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Appeared on: Wednesday, March 26, 2014
Group Asks European Commission to Modify Google's Settlement Plan

The proposed settlement in Europe's antitrust investigation of Google that establishes a monitor for five years to ensure that the Internet giant keeps its promises under the deal, does not obligate Google to do anything in response to a request from the "Monitoring Trustee," Consumer Watchdog said today.

In a letter to Commission President Jose Manuel Barroso, the U.S. public interest group's Privacy Project Director John M. Simpson wrote:

"Much has been made of the idea that Google will be under the supervision of the monitor for five years to ensure the company fulfills the Commitments. However, to our amazement the Commitments do not actually obligate Google to do anything in response to a request from the Monitoring Trustee. Shockingly, the Commitments leave the decision about whether to comply entirely up to Google."

Consumer Watchdog's letter quoted paragraph 67 of the Commitments that were made public by Google. The paragraph reads:

"VI.5 Duties and Obligations of Google
67. Google may comply with any specific request made by the Monitoring Trustee in its sole discretion. The Commission reserves the right to exercise its powers of investigation set out in Section V of Council Regulation (EC) No 1/2003 should Google decline any request made by the Monitoring Trustee." ? Commitments in Case Comp/-3/39.740, Jan. 31, 2014, Page 19.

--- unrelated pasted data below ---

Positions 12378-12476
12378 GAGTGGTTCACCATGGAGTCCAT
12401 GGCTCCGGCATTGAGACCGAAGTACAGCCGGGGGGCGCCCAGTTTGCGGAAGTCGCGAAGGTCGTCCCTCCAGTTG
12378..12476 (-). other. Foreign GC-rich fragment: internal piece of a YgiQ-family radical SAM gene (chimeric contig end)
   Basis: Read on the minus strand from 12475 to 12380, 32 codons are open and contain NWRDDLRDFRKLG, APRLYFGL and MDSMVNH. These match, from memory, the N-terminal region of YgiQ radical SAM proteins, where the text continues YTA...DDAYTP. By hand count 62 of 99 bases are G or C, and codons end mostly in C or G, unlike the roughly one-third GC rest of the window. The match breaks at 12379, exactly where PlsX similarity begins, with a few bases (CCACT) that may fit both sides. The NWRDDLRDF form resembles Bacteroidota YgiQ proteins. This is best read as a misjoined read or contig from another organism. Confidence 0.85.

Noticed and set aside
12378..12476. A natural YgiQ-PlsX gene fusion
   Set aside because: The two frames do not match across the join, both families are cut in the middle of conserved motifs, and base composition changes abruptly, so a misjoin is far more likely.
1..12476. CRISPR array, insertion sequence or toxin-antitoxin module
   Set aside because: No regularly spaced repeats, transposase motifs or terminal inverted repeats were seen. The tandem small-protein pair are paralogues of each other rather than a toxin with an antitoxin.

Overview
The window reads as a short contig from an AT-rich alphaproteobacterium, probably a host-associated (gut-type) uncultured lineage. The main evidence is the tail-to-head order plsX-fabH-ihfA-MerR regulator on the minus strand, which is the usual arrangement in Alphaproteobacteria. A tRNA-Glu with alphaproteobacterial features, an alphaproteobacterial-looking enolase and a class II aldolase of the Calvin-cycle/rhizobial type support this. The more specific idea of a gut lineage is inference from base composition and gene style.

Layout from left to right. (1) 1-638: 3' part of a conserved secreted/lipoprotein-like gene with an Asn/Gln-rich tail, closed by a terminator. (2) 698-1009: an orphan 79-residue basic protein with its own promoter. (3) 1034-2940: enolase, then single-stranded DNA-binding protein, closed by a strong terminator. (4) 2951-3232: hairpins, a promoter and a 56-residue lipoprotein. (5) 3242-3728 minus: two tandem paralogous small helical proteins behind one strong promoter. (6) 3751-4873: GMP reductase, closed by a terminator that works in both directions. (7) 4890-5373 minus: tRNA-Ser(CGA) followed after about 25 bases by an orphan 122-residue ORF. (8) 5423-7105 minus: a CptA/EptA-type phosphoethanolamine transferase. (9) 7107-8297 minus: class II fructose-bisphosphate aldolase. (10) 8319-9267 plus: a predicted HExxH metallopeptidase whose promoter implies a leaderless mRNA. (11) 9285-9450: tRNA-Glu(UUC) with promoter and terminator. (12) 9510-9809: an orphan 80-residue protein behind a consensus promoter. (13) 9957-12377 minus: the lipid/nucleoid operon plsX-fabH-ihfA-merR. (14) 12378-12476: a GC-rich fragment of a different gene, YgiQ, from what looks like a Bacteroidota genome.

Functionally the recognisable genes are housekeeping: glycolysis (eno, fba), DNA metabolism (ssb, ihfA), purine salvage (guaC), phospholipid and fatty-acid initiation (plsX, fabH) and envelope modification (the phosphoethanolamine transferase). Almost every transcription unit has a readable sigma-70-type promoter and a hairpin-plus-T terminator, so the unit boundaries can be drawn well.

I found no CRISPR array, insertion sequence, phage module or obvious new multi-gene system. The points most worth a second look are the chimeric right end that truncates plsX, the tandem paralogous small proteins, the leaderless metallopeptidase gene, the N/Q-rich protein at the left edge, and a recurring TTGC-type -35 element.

"In other words Google may choose to ignore any request and the Commission may launch an investigation. But, that is exactly what the Commission has been doing for the past three years - investigating Google," wrote Simpson. "This provision hardly seems a likely means to settle the antitrust case; rather it portends further stalling and foot-dragging on the part of the Internet giant."

Google's third proposed Commitments are avaialable here.

EU's antitrust regulator has asked the world's most popular search engine for more measures to address concerns it was blocking competitors, including Microsoft, in search results.

Late last year, Joaquin Almunia, Vice President of the European Commission responsible for Competition Policy, unveiled that Google has improved the commitments it has offered and that negotiations continue.




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